From the Moon I Watched Her


Fiction - Literary
320 Pages
Reviewed on 12/05/2020
Buy on Amazon

Author Biography

Emily English Medley, MSN, APRN, FNP-C is a debut author from Houston. She has published several short articles in local newspapers and has one magazine article to her credit. She is a member of The Writers League of Texas and The Houston Writer’s Guild.

    Book Review

Reviewed by Cecelia Hopkins for Readers' Favorite

From the Moon I Watched Her by Emily English Medley is a work of fiction that lifts the lid on evil embedded in middle-class suburban communities. The story begins with Stephanie listening to her minister grandfather leading the “no” side of a public abortion debate. Then it follows her home and describes her complicated family relationships. Although they attend church every week, the mother has mental health issues, and the father has an “inappropriate” special relationship with the older sister. After seeing her sister with two older boys, Stephanie allows the boys to take her into an empty house too...

From the Moon I Watched Her by Emily Medley cleverly presents multiple moral and spiritual points of view. I really liked the way the story was narrated from the initial perspective of ten-year-old Stephanie. What could have been explicit was subtle as her young mind presented a complicated jumble of prohibition and privilege, physical and spiritual abuse. Despite the tragedy and drama, I enjoyed the twists and turns as the family situation evolved. I was so interested that at the conclusion of the story, I scrolled through the acknowledgments and discovered the list of talking points after that. From the Moon I Watched Her by Emily Medley is a character-driven tale that incorporates aspects of suspense to create a very sophisticated story.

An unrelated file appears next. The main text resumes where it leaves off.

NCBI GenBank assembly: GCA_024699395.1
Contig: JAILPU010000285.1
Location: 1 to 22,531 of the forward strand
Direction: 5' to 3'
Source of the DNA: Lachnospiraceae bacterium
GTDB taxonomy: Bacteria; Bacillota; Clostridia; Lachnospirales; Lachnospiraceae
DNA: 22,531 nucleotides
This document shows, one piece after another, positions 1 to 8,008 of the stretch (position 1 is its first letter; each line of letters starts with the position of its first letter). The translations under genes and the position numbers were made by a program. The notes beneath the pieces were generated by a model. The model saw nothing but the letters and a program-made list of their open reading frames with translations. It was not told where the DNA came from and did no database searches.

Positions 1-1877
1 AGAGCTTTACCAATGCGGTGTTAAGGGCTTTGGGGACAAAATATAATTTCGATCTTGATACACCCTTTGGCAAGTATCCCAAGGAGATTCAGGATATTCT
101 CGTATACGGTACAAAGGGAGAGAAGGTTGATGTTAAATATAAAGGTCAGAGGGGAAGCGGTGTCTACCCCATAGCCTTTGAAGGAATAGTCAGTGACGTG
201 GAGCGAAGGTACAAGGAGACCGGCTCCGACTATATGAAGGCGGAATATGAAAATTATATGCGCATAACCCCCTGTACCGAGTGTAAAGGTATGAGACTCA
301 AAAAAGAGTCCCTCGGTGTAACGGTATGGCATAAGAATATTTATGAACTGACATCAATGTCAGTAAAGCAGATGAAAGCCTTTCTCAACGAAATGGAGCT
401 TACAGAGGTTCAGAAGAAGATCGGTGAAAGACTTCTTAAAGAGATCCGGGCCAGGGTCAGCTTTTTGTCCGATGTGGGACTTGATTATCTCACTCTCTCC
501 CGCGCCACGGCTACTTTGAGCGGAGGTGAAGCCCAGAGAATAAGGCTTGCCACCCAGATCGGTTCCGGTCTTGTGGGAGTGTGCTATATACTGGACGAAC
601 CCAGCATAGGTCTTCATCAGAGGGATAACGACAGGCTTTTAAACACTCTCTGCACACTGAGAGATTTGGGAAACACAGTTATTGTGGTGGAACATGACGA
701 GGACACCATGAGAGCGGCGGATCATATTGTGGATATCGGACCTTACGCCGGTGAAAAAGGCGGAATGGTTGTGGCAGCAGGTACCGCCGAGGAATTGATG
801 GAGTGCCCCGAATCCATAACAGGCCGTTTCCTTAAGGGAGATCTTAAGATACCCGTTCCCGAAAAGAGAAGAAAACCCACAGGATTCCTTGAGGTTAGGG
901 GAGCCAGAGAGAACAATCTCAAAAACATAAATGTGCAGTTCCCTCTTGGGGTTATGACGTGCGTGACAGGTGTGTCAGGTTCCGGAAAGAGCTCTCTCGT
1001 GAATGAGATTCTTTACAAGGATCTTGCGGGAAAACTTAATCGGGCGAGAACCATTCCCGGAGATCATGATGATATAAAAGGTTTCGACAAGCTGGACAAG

Dani Bowers

This book was haunting in many ways to me, personally having a parent with mental illness makes an impact on you that never truly goes away. At first, I did not think I was able to get thru the book because of the religious undertone of the book. This book is not about religion it's about survival against the odds. Having a child at the same age as Stephanie was in the book during a horrible trauma was daunting. I wanted to jump in the book and rescue her. I felt a sense of anger towards everyone around her who did nothing to help, who turned their blind eyes to her suffering. But in the same token felt sorry for a mother who could not help who she was, was powerless which ultimately is what mental illness is and does to a person. I felt sad and sorry for Stephanie's mom. I didn't connect with several characters of the book, but ultimately this story to me was about the relationship between the mother and daughter and how that shaped the girl's upbringing. I can't imagine going thru such awful things so early on and come out on the other end as a sane person. I couldn't put the book down towards the half-end of the book. I needed to know what happened and that's kudos to the author- I was hooked after the first 30 pages of the book. Will look forward to other books written by this author.